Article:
Can you grow artichokes in pots?
Yes, within reason. Because artichokes grow so large (and enjoy ample water), they perform best in raised beds or planted right in the ground. However, you can also grow artichokes in large containers such as half wine barrels, whiskey barrels, or other pots that are at least 18 inches deep and wide at minimum. The more room they have, the more healthy and prolific they will grow! Ensure the pot or container has drainage holes.
Artichoke Growing Requirements: Sun, Soil, Water, Fertilizer
- Sun: Artichokes thrive in full sun to partial shade, with at least 4 to 5 hours of direct sun per day.
- Temperature: Artichokes do not like excessive heat, which can cause tough bitter chokes or premature flowering. Artichokes’ ideal growing temperature is between 60 and 80 degrees F. Gardeners in hot climates should plant artichokes in a location that receives afternoon shade, or offer protection via shade cloth if needed.
- Soil: Artichokes grow best in fertile, well-draining soil. Amend soil with well-aged compost before planting, and add potting soil or horticultural sand to clay soil to increase drainage.
- Water: Don’t be shy with water! Artichokes grow best with regular deep water, where the soil is maintained consistently moist. Without enough water, the plants will droop (especially in hot conditions) and the edible leaves will grow thin, tough, and papery… not nearly as tasty to eat! Large, established plants require more water than immature plants. Mulch around the base of plants to reduce evaporation, and insulate the roots from temperature swings.
- Fertilizer: Artichoke plants are fairly heavy feeders. Add aged compost and organic matter to the soil, along with routine feedings via gentle organic fertilizer. We top-dress around the plants with a balanced slow-release organic fertilizer in spring and fall, plus water with compost tea a few times per year.
Growing Artichokes from Seed
You can grow artichokes either from seed or buy seedlings (small plants) from the nursery. We’ve done a bit of both! One benefit of growing from seed is having more options to select the exact varieties you want to grow. However, artichoke seeds are very slow to germinate and grow, so starting from seed does take some planning and patience!
To grow artichokes from seed, sow seeds indoors during winter – about 10 to 12 weeks before your last spring frost date. Artichoke seeds take anywhere from 10 to 21 days to germinate or sprout. Because artichoke seeds have such slow and finicky germination, and need to be started so early, I don’t recommend direct sowing seeds outside.
Plant seeds 1/4″ deep in a light fluffy seedling soil mix. Sow two to three seeds per pot or cell to make up for poor germination. Put the seed trays in a warm location (70-80 F) under ample bright light. The use of a seedling heat mat and grow light is ideal for success! Keep the soil damp (not soggy) at all times during germination, and use a humidity dome to prevent the soil from drying out. After they sprout, thin the seedlings to one per cell or pot. Avoid overwatering. Be sure to harden off indoor-grown seedlings before transplanting them outside! Learn more seed starting best practices here.
How many artichokes does each plant produce?
Most artichoke varieties produce about 5 to 8 artichokes per plant. Some can produce up to a dozen or more! Each plant will produce a few large artichokes on a central branching stalk, along with several smaller secondary artichokes that grow from side shoots.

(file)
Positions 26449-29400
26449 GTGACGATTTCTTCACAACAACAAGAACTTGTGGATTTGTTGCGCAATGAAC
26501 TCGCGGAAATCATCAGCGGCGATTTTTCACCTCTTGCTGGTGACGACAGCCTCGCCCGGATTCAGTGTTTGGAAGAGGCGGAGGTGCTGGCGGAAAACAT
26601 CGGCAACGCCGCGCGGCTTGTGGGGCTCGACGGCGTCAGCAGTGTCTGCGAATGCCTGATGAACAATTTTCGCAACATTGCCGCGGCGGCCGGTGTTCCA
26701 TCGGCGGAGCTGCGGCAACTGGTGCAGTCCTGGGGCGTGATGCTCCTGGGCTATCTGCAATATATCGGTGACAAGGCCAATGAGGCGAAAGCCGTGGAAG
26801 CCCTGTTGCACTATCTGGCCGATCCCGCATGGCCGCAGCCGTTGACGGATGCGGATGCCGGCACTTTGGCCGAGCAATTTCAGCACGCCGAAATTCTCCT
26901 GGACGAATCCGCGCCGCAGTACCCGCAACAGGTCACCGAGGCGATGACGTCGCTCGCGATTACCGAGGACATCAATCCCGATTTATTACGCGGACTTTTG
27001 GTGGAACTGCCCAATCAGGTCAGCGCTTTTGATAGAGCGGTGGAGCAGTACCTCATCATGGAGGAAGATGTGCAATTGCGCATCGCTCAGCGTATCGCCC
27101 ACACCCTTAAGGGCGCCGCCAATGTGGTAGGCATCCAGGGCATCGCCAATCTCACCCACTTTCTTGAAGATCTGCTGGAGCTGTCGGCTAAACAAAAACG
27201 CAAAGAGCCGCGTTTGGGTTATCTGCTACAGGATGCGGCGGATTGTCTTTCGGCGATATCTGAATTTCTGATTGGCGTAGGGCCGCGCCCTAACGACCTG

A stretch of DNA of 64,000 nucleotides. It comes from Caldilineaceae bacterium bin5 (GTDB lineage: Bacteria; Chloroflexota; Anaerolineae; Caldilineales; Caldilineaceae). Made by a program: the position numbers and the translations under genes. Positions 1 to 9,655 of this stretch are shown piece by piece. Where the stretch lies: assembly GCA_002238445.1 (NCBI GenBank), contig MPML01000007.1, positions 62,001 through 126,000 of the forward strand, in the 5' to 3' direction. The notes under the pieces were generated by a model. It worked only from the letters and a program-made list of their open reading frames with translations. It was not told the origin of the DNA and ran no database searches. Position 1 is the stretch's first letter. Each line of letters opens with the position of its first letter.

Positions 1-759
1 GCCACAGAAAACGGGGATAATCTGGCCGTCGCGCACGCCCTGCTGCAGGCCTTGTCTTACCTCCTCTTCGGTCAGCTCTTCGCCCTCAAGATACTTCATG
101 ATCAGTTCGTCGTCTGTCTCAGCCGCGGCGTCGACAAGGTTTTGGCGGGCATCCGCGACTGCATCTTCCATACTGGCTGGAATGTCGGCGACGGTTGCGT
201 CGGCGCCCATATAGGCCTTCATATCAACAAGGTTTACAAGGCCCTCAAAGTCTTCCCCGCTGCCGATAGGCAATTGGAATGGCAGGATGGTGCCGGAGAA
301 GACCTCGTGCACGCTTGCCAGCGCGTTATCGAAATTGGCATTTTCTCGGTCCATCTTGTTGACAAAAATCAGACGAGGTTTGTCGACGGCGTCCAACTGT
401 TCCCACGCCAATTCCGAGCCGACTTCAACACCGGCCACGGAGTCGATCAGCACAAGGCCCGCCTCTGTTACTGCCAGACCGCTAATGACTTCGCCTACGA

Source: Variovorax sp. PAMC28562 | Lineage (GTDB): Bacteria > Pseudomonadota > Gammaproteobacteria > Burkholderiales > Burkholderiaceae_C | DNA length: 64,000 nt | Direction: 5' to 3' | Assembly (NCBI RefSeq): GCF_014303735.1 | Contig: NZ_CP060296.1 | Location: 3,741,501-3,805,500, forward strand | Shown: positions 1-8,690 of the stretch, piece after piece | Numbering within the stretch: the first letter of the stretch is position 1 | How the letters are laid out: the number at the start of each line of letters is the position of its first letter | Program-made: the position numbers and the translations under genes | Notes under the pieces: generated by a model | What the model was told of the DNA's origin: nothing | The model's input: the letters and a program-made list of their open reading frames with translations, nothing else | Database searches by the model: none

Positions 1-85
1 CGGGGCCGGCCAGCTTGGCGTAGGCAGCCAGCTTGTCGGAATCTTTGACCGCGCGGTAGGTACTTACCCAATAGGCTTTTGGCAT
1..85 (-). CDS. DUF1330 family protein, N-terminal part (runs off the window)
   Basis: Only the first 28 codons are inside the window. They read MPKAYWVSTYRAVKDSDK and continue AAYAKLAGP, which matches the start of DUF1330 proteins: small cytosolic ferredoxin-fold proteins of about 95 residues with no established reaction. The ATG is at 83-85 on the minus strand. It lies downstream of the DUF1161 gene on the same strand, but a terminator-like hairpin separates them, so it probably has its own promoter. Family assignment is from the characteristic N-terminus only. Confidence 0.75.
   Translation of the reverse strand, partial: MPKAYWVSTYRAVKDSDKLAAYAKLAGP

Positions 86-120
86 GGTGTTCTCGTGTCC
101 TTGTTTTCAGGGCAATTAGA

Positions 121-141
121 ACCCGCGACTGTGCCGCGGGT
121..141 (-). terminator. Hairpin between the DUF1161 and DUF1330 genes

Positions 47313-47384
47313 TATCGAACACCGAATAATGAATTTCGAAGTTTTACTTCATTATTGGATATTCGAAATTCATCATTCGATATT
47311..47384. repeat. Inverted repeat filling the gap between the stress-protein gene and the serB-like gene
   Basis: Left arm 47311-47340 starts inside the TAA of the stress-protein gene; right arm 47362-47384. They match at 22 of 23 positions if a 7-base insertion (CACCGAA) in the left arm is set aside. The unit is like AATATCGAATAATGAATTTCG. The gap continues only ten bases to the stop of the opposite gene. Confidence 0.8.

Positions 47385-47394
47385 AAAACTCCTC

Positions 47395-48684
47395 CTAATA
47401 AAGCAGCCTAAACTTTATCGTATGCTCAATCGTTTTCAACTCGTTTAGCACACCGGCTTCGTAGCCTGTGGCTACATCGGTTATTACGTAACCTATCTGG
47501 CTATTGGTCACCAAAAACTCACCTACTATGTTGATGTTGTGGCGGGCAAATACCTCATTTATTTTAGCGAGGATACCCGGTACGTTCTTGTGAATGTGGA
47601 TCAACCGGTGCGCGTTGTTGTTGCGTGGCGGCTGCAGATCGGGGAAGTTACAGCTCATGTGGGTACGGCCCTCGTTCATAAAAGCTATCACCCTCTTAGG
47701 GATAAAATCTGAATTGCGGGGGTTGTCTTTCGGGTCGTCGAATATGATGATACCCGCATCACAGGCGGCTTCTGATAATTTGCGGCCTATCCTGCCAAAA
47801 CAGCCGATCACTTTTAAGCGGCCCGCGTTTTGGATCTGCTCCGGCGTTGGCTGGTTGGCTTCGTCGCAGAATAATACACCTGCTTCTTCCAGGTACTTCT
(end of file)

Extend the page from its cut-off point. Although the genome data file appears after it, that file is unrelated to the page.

Artichokes grown as perennials will often produce more (and higher quality) artichokes in their second, third, and following years compared to the first year they were planted. We’ve already harvested over 40 artichokes from 4 established plants this spring! After a spring harvest, you can encourage the production of a second fall harvest by pruning the plants down to the ground.
Organic Pest Control for Artichokes
Unfortunately, many pest insects seem to love artichokes just as much as we do! Therefore, growing artichokes may require a little TLC at times. But it’s not difficult to do – and well worth the effort! Thankfully, we’ve found that the more full and established the plants become, the less pest pressure there is per artichoke. Cutting back the plants each year also helps remove lingering pests or disease.
The most common artichoke pests include aphids, pincher bugs or earwigs, and ants (who are attracted to the aphids). Gophers are also highly attracted to artichoke plants, so plan to use gopher baskets if needed. Finally, artichokes are susceptible to fungal diseases like powdery mildew, crown rot, botrytis rot or gray mold.
How to get rid of aphids and earwigs on artichokes
It’s easiest to control pest infestations when caught early, so routinely check your plants! Aphids especially like to hide around the lower outer leaves around the artichoke buds (shown above) and on tender new leaf growth, including in the very center of the plant.
Fend off aphids and ants by blasting them away with water. Simply set your hose to a strong stream and spray away, including between and under leaves. Proceed to using a dilute aphid soap spray if that doesn’t work, which should be sprayed directly on the aphids and then rinsed off later. During peak aphid season, I spray my artichoke heads with water weekly. Learn more about organic aphid control here, including our DIY soap spray recipe.
Companion planting can also help prevent or reduce the presence of pests. For example, earwigs supposedly hate dill, fennel, garlic, calendula, sweet alyssum and cilantro – so plant some near or below the artichoke plants! Sprinkling diatomaceous earth (DE) around the base of artichokes can also help deter earwigs.
If your artichokes still end up a little buggy despite your best efforts, it’s not the end of the world! After harvest, soak and swirl artichokes in a bowl of cold water with a healthy dose of vinegar or lemon juice added. This will help dislodge many pests, and the acid also helps reduce bitterness. When I notice an artichoke bud is extra buggy (beyond saving) I simply let it bloom so we can all enjoy it – myself and bees included!
When and How to Harvest Artichokes
The best time to harvest artichokes is when they’ve grown to a respectable size and feel firm, full, and tight, but before the heads/leaf bracts start to open and separate. It’s not the end of the world if you miss the prime harvest moment thought! We’ve eaten plenty that were just starting to loosen up a bit. Yet if left too long, the artichoke leaves and center will become increasingly tough, bitter, of full of inedible fuzzy choke. Eventually, the artichoke head will open and flower.